Recently, a Java exploit was discovered that is so severe that the Department of Homeland Security has gotten involved. The Emergency Readiness Team from DHS put out a notice saying “Due to the number and severity of this and prior Java vulnerabilities, it is recommended that Java be disabled temporarily in web browsers.” Around one billion computers may be affected by this exploit.
So how does this affect my computer? The exploits can make your computer, Mac or PC, vulnerable to a number of issues from ransomeware to viruses. Attackers could even take control of your computer.
Oracle plans to release a patch on Tuesday to close the astounding 86 vulnerabilities meaning that for the time being Java should be disabled. Tech blog Gizmodo has a right up for all commonly used browsers. Repost below:
Type “chrome://plugins” into your address bar. This will bring up a new tab. Find the item on the list that reads just plain “Java” and click below it where it says “Disable” in blue. Restart your browser.
Choose “Safari” and then “Preferences” on the taskbar or hit control and comma simultaneously (⌘-,). Click “Security” on the top row of the new window. Uncheck the box that reads “Enable Java” if checked. Restart your browser.
Internet Explorer 8,9, and 10
Go to the “Tools” menu and select “Manage Add-ons.” Go to the left of the window that pops up and in the drop-down box below the heading “Show:” select “All Add-ons.” Scroll down the list on the right of the window until you find a subheading under the category “Group” that reads “Oracle America, Inc.” Select each item and disable it with the “Disable” button in the bottom right-hand corner of the window. Restart your browser.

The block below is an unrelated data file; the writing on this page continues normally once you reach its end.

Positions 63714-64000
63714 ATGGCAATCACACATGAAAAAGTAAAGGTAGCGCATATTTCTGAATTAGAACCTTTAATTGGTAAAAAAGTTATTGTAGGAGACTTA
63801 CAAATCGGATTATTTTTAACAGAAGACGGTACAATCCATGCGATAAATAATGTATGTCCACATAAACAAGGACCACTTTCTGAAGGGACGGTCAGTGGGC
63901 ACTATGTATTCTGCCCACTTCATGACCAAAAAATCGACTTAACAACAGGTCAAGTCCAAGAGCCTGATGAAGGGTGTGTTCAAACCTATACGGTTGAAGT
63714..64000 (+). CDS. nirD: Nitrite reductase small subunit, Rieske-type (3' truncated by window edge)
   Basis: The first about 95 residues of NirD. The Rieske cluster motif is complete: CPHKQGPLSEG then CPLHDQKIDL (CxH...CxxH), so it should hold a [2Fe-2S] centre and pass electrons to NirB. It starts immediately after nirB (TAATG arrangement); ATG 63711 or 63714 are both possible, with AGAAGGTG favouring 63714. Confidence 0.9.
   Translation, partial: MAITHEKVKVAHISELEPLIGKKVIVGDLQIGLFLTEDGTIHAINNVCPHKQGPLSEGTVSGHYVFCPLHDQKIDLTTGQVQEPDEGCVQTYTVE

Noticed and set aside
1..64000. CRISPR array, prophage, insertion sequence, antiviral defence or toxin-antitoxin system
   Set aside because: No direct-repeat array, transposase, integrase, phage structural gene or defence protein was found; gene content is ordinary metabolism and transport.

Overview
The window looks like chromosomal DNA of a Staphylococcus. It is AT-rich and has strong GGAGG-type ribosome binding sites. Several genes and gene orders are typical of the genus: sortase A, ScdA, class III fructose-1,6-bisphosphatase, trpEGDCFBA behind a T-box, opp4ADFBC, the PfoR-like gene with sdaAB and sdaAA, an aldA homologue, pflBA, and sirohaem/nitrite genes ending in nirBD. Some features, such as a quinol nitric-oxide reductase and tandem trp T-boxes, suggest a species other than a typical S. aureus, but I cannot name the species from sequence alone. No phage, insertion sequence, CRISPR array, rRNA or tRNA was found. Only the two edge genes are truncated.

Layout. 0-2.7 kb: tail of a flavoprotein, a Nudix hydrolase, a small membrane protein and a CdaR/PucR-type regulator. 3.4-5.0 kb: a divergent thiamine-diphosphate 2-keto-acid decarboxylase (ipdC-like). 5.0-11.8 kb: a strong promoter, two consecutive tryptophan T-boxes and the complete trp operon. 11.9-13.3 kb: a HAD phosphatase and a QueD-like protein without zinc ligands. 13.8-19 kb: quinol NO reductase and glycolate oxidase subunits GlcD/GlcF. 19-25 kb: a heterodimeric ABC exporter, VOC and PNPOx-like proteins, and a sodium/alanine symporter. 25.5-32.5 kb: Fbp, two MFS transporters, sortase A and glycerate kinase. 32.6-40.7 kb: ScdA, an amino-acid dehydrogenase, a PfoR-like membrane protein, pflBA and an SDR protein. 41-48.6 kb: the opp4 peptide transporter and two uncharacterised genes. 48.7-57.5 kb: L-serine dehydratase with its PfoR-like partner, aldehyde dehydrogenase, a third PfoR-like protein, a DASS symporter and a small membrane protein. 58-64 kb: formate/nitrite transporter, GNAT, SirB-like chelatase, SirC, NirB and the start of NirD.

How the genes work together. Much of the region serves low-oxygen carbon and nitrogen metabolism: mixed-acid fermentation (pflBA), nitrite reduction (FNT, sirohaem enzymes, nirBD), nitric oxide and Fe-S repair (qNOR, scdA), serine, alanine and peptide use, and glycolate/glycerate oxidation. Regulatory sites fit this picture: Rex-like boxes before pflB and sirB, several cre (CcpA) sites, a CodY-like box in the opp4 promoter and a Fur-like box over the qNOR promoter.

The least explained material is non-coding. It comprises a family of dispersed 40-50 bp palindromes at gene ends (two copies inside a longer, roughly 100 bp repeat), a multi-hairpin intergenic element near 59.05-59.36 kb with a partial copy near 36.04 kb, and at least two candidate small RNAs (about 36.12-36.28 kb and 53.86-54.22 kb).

Go to the “Tools” menu and select “Add-ons” or hit ctrl, shift, and the letter ‘a’ simultaneously. Select “Plug-ins” on the left-hand side of the new tab that shows up. Scroll the list on the right-hand side of the screen until you find an item that reads “Java (TM) Platform [somethingsomethingsomething].” Click the “Disable” button on the right. Restart your browser.
Official posting from The Department of Homeland Security: http://www.us-cert.gov/cas/techalerts/TA13-010A.html
Update: Oracle has released a patch for the various vulnerabilities. Details from Oracle can be found at the link below: https://blogs.oracle.com/security/entry/security_alert_for_cve_2013